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‘They have a lack of hope in their eyes’ – charity chief executive on working with Nottingham’s homeless

A charity chief executive has revealed one of the most heartbreaking aspects of his job is working with homeless people who have a “lack of hope in their eyes”.

Denis Tully started working at Emmanuel House, a homelessness charity based in Goose Gate, six years ago after he was made redundant while managing a Sure Start children‘s support centre in Gedling.

After 16 months, he progressed from volunteer coordinator to the chief executive of the charity which now employs 40 staff and has around 200 volunteers.

Mr Tully said the charity has had to constantly adapt to increasing numbers of people on the streets, drug and alcohol use and complex mental and physical health ne.

Denis Tully, CEO of Emmanuel House and rough sleepers in the doorway of the Ted Baker store

“When people present as homeless they have a lack of hope in their eyes,” he told Nottinghamshire Live.

“That is really significant because people do really know that there is not a great plethora of help. You have to reach a high threshold to go from being homeless one day to being housed the next.

“But there is an awful lot of work going on in the city. One of the things Emmanuel House promotes is the idea of community.”

In November this year, an average of 30 people were on the streets every night – and while this decreased from the year before, there are a greater number of women becoming homeless.

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Refugees and migrants, who have no access to public funds, benefits or housing, have also been making up around half of everyone attending the night shelter.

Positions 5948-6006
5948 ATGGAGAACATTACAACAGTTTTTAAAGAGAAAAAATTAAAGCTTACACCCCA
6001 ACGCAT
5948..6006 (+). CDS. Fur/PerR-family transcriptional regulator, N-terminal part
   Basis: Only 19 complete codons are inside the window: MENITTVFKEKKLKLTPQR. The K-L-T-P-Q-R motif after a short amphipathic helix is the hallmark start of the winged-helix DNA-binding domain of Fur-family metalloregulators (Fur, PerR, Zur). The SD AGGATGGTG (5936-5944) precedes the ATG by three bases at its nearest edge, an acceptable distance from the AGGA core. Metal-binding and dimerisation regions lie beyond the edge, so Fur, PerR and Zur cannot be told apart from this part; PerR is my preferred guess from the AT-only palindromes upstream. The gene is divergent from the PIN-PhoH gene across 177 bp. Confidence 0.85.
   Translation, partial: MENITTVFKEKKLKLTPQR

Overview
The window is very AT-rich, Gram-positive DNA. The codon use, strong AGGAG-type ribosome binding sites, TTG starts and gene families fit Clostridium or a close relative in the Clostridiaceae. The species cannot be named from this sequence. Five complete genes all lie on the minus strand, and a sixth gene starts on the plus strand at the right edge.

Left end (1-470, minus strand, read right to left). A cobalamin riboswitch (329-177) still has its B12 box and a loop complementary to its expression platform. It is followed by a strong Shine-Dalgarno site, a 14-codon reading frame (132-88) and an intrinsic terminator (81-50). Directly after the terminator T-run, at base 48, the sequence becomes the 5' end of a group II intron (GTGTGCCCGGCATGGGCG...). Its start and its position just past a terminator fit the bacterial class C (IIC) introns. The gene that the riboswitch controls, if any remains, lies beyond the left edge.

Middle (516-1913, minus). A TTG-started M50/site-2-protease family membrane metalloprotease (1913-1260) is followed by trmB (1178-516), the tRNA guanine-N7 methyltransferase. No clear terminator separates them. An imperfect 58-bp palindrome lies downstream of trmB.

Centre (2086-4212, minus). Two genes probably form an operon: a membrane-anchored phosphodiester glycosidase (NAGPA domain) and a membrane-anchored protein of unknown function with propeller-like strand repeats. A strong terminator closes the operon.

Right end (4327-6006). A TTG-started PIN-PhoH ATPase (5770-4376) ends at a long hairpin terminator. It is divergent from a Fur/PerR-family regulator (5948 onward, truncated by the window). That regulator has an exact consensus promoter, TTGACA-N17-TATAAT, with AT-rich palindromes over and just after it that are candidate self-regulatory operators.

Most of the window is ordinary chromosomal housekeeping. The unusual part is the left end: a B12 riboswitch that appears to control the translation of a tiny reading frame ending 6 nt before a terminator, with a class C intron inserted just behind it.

Mr Tully said the services the charity offers have expanded to women‘s groups, mental health support and a night shelter which now spans the entire year.

He said: “There seems to be more women on the streets and drugs like spice and mamba have been introduced which weren’t around seven or eight years ago.

“We have broadened out and we have a mental health team who do outreach, we have someone who helps people with employment.

“Migrants do not have access to benefits unless they can demonstrate that they have worked and paid tax.

“Numbers tend to be very low when seasonal work is available, but when that is not there are more. The migrant community is very transient but we will provide information that is accurate to a person’s circumstances.

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“We will always give them the opportunity of reconnection, and we will pass them onto Framework, but some migrants have all their friends here and no family where they come from.

Emmanuel House is very much a hub [for help and support].”

The charity, which was founded in 1976, welcomes around 2,000 people every month.

Women can get support in the women‘s group Womanuel, beneficiaries can help out in the allotment in St Ann’s and each day around 90 meals – or almost 13,000 every year – are served for as little as £1.50, to teach those being helped how to be “self sufficient.”

It also offers a free night shelter, which has been full every night since its inception in April and has helped many people into permanent accommodation, victim care and drug and alcohol support.

Mr Tully, who moved to Nottingham from Dublin in 1978 – a city in which he says has a more prominent homelessness problem –  has now been awarded for his efforts to help the city’s homeless and vulnerable adults.

The Padraic Sweeney Fund award, a fund to help local causes, was given at the Nottingham Irish Golf Society presentation dinner at Ruddington Grange gold club.

A cheque of £1,000 was awarded to Emmanuel House to continue its support.

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